Guys, I am a structural engineer but at work I am doing some minor mechanical work for the mech engineer while he is away on leave. I need clarification on the following problem and how to solve it. I need to deliver a certain capacity in m3/s water. However the pipeline diameter measured on site is found to be 95% of what was originally designed. How much additional pump pressure is required to deliver still the same capacity. How can you achieve this? I don't know the real figures of the orignal flow rate or pipeline but I guess if someone can show me with a sample calculation I can then apply this with the real figures. Cheers, Loveit

I assume you are talking about a change in internal diameter and not outside diameter. You the critical diameter is the inside diameter. A 5% loss of inside diameter will result in a proximately a 10% loss in flow area. To maintain the same flow rate you velocity will increase by the same amount. For continuity volume flow rate is a function of area x flow rate. Since the work is a function of velocity square this means that amount of energy will go up by approximately 20%. Niel Leon

I think ConnectUTS is right. All other things being equal the pressure drop will increase by 20%. Power is pressure times volume flow (with corrected units to get customary power units). So for the same flow it will be about 20% more power (actually 22.7%). However pressure drop is calculated in terms of fL/D (friction factor, length, diameter) and q (dynamic pressure) If we assume f is constant then L/D also changes by 5%. I would call it a 25% increase just to be conservative and call it good

please provide me some data, head of pump(hd)=mm (height of at which your fluid will be reached by pump) n=rpm of your pump, D=required discharge pressure(n/mm^2) f=friction factor in pipe, v=angular velocity or velocity(m/s), so you provide available parameters which are maintain above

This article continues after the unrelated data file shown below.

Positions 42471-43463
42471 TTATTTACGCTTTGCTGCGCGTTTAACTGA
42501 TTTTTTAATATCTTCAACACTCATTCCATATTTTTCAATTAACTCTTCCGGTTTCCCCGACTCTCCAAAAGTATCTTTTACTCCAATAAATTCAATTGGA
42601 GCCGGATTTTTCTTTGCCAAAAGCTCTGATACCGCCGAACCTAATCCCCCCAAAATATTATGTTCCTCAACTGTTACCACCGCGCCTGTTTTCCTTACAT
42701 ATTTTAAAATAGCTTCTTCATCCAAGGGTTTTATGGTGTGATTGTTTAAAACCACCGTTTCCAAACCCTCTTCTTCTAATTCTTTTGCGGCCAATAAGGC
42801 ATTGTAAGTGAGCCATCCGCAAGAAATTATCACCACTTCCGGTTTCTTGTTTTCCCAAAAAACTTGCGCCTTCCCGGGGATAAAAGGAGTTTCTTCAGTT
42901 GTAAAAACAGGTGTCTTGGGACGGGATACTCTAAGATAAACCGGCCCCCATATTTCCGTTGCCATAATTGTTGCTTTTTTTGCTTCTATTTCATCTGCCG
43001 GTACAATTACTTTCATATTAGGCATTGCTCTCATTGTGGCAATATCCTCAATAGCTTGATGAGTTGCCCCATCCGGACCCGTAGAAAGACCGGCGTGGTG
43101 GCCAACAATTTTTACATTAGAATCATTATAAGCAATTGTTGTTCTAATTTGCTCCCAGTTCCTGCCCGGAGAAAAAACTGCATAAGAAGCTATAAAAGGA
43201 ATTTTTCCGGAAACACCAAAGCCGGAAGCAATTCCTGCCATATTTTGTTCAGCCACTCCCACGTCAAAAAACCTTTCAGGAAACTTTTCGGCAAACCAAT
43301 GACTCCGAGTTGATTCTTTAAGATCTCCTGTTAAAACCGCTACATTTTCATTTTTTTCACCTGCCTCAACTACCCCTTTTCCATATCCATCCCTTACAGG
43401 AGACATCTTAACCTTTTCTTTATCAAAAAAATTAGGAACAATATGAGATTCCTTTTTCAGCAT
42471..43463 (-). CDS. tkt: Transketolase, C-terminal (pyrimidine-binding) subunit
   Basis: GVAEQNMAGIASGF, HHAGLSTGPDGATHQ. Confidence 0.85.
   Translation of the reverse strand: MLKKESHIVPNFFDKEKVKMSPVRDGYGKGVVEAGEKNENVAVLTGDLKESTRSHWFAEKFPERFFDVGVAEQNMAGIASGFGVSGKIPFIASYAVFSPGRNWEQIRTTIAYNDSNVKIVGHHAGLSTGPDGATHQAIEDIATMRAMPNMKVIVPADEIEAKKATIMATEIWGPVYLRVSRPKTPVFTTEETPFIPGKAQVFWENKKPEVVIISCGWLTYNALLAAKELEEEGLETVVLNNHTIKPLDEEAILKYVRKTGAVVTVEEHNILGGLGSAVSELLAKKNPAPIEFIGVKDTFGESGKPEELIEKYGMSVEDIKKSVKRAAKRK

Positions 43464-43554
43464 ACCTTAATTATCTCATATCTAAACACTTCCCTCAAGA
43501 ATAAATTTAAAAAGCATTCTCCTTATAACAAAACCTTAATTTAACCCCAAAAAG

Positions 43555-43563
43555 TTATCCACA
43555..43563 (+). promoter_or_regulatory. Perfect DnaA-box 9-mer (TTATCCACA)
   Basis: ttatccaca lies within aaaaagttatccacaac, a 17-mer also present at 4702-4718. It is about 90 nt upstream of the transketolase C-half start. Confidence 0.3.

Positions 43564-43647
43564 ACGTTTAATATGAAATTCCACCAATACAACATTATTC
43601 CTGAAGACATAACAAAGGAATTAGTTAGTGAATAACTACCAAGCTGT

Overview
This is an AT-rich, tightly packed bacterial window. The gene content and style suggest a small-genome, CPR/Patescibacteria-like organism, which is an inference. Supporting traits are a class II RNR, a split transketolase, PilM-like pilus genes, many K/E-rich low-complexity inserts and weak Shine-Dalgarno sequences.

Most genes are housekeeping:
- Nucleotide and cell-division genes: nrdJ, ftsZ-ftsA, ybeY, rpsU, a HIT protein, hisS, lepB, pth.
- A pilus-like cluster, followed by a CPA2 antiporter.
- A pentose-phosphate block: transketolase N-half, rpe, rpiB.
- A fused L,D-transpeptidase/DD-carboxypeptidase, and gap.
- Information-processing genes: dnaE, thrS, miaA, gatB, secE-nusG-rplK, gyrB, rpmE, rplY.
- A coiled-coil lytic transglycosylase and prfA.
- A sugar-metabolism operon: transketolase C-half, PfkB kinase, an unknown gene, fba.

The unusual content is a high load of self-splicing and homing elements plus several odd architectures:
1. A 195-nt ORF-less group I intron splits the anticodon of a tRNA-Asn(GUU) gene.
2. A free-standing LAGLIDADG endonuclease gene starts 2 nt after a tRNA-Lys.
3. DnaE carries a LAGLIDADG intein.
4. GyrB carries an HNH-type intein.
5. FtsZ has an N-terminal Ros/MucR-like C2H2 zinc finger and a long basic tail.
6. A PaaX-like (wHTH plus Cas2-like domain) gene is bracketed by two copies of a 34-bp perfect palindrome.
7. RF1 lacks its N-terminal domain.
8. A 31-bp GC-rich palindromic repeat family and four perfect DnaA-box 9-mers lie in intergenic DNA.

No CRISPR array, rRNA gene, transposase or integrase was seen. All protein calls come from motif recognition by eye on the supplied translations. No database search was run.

the pressure is the most important factor in the pump, the lifting of the fluid from one datum head to another datum head,by help of the pressure. because pressure =forcexarea, and another factor is the high pressure above the atmospheric, the water will convert in to the steam & this steam produce the cavitaion on the wall of the pipe & casing of pump. the rise of the fluid is depend on the pressure= density x sp.gravity x height of the liquid. so pressure is proportional to the height or of liquid.

oh yeah "how can this be achieved?" pressure is proportional to velocity squared, so for the same RPM of the pump (same number of poles in an AC motor) the diameter of the impeller needs to be about 12% bigger. Fluid velocity is proportional to impeller tip speed. I think it is interesting that some people responding want all the data, and others look at the basic equations, what is in the numerator/denominator and their exponents, and do the ratios.

We required flow rate of water & we should calculate the height to lift the water & add frictional losses to the head then we will get exact pressure required.

Most of this is fine in the stable range of flow, so if the flow is smooth, laminar, at present and you are going to increase the velocity. but if you are near the limits of the design which you indicate is the case and obtain turbulent flow, all bets are off. If you pull a vacuum when crossing intersecting pipes or rounding corners or changing diameters, then any of these things will greatly increase the pressure drop through the line and thus increase the power required. Also, if your pump is running at max and starts to cavitate, then you lose everything. This is the kind of thing that might work when cold and then magically drops out when it warms up. Since this was posted long ago, the thing has probably been modified and is running, so how did it go?